Every work of genius needs an underachieving clone, and in the case of Robotron it's, Smash TV. While not really a bad game, it just doesn't manage to reach the heights of its predecessor, mostly because of one small change to the gameplay.
In the far-flung future world of 1999, game shows are violent affairs where heavily armed men try to kill each other as brutally as possible. In Smash TV, one or two players are plunked down in the middle of an arena while hordes of attackers try to beat, bludgeon, and shoot them into a gory pulp. Controlled in the classic Robotron style, with one 8-way stick used to move and another to fire, our contestants blast their way through the unending stream of enemies towards victory and fabulous prizes.
Each single-screen level is set up in a room of the television studio, complete with camera rigging and a wonderfully smarmy announcer. Cash, gold, weapon power-ups, and prizes appear during the enemy swarm, all to be picked up for points or enhanced carnage. Run, shoot, snag goodies, and then move on to the next room to do it again. It's good mindless fun, for the most part.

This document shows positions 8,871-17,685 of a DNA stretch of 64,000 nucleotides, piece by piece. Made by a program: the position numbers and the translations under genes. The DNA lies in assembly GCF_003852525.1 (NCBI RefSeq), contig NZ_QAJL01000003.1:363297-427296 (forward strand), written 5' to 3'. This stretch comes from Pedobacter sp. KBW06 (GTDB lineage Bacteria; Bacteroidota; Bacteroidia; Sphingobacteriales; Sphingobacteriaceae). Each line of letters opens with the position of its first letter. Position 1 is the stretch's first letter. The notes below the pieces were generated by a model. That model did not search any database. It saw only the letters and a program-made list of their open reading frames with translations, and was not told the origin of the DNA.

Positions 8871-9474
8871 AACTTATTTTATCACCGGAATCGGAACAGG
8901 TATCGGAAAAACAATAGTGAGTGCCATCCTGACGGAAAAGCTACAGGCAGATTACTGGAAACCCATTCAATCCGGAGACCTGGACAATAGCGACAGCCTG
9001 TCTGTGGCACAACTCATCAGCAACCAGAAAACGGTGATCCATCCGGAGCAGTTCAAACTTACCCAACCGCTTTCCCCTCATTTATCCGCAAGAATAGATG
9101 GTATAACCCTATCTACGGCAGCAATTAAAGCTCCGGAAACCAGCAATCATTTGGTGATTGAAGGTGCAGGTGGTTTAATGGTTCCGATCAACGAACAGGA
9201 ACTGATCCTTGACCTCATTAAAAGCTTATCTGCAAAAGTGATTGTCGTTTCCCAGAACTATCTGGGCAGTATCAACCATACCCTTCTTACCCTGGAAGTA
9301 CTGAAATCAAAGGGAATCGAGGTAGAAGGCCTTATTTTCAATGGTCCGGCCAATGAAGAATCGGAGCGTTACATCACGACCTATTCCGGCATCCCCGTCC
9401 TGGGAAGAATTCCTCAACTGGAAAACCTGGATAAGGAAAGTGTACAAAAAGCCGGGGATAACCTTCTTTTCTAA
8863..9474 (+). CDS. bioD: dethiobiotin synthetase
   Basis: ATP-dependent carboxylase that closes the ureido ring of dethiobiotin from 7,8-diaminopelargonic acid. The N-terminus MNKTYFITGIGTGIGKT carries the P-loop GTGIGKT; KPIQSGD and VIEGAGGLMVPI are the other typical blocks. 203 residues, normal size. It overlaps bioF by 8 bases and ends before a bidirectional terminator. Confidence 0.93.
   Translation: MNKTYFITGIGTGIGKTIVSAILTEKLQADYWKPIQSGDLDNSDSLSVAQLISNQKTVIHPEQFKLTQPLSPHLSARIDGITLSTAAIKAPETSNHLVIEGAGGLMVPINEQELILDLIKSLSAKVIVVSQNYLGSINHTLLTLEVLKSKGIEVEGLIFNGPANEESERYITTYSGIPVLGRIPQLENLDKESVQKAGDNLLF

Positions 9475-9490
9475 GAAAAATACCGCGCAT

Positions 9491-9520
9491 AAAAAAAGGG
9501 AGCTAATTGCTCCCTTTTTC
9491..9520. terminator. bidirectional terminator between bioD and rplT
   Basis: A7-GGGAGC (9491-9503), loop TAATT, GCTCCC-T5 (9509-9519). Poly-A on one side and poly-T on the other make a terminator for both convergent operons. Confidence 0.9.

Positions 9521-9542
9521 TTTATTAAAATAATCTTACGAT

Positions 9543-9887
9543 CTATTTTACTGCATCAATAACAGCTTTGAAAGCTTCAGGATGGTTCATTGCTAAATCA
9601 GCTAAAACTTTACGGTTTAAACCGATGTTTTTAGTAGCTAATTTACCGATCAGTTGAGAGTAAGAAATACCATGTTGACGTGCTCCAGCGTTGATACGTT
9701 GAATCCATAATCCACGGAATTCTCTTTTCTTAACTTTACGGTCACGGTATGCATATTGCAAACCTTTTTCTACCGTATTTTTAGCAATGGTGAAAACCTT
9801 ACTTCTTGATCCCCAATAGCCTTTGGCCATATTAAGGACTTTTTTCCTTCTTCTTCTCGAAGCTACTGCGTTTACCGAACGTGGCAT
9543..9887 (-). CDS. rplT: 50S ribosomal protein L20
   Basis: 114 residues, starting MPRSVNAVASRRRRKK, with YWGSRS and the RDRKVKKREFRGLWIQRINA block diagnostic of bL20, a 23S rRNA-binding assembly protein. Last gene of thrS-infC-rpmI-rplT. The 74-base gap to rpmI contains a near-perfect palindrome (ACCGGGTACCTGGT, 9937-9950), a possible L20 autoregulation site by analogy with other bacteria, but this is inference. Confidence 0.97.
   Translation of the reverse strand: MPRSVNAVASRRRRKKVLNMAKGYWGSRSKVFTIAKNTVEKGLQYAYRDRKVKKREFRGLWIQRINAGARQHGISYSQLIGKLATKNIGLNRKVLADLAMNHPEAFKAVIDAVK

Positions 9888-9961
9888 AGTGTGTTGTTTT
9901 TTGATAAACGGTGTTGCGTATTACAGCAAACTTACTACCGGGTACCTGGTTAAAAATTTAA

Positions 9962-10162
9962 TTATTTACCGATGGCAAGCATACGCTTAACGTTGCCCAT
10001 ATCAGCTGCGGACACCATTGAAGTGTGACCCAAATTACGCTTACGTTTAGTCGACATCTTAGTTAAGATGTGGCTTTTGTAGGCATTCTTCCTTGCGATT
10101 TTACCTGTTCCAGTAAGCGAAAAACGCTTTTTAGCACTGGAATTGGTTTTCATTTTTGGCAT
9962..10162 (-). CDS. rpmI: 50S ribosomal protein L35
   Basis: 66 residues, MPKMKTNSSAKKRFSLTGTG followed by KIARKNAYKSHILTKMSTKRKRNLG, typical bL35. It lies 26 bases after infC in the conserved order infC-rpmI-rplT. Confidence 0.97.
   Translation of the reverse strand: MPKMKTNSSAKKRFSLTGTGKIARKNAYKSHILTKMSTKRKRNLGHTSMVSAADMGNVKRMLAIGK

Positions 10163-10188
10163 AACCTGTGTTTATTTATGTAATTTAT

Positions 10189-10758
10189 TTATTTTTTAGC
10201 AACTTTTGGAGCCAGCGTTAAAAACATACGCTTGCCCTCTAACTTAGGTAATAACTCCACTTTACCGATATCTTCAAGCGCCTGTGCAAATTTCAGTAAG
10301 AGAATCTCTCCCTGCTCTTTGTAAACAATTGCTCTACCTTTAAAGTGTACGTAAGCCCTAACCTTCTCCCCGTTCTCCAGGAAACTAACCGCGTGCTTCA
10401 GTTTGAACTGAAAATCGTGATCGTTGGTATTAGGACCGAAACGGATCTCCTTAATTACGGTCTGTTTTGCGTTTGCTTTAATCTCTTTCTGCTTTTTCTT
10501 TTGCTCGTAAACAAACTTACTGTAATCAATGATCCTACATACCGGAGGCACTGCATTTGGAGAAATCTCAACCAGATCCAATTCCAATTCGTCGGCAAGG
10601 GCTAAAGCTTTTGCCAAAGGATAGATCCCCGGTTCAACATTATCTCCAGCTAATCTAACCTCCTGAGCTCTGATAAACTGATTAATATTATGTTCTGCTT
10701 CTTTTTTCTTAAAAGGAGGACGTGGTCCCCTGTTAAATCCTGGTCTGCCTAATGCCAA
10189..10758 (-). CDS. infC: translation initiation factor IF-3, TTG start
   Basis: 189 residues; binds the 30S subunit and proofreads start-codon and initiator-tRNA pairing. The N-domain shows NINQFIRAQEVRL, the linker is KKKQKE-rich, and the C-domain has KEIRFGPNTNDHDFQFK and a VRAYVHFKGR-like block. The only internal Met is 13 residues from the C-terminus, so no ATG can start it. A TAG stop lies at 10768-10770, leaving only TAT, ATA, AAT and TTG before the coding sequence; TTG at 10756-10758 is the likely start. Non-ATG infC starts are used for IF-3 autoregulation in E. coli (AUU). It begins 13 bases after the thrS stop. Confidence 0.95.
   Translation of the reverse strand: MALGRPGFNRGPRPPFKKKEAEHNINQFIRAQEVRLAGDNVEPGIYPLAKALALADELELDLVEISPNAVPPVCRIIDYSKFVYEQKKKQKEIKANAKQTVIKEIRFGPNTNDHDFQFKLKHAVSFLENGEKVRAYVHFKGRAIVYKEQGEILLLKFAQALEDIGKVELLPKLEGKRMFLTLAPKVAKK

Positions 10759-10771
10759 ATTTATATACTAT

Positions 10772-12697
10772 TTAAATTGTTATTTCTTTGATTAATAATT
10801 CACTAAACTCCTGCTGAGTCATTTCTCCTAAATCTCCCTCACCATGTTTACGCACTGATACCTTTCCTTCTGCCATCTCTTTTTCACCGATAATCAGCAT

What lets the game down is the way it introduces enemies to the level. At the start there will be a handful of guys arrayed around the room, and then doors start opening to introduce more. The problem is that there's no way of knowing when a door will open, what's going to come through, and how many more waves of enemies until level's end. Unlike Robotron, where you can see what needs to be done from the moment it starts, Smash TV seems like it's throwing piles of baddies out at random until it just doesn't want to any more. The randomness of the creature entrances makes planning the action almost impossible.
On the positive side, the multiplayer is a lot of fun. Two-player cooperative simultaneous blasting is always entertaining, and Smash TV is mindless enough that you can shoot and chat at the same time. While Smash TV gets old fast in single-player, its well worth the time when played with friends.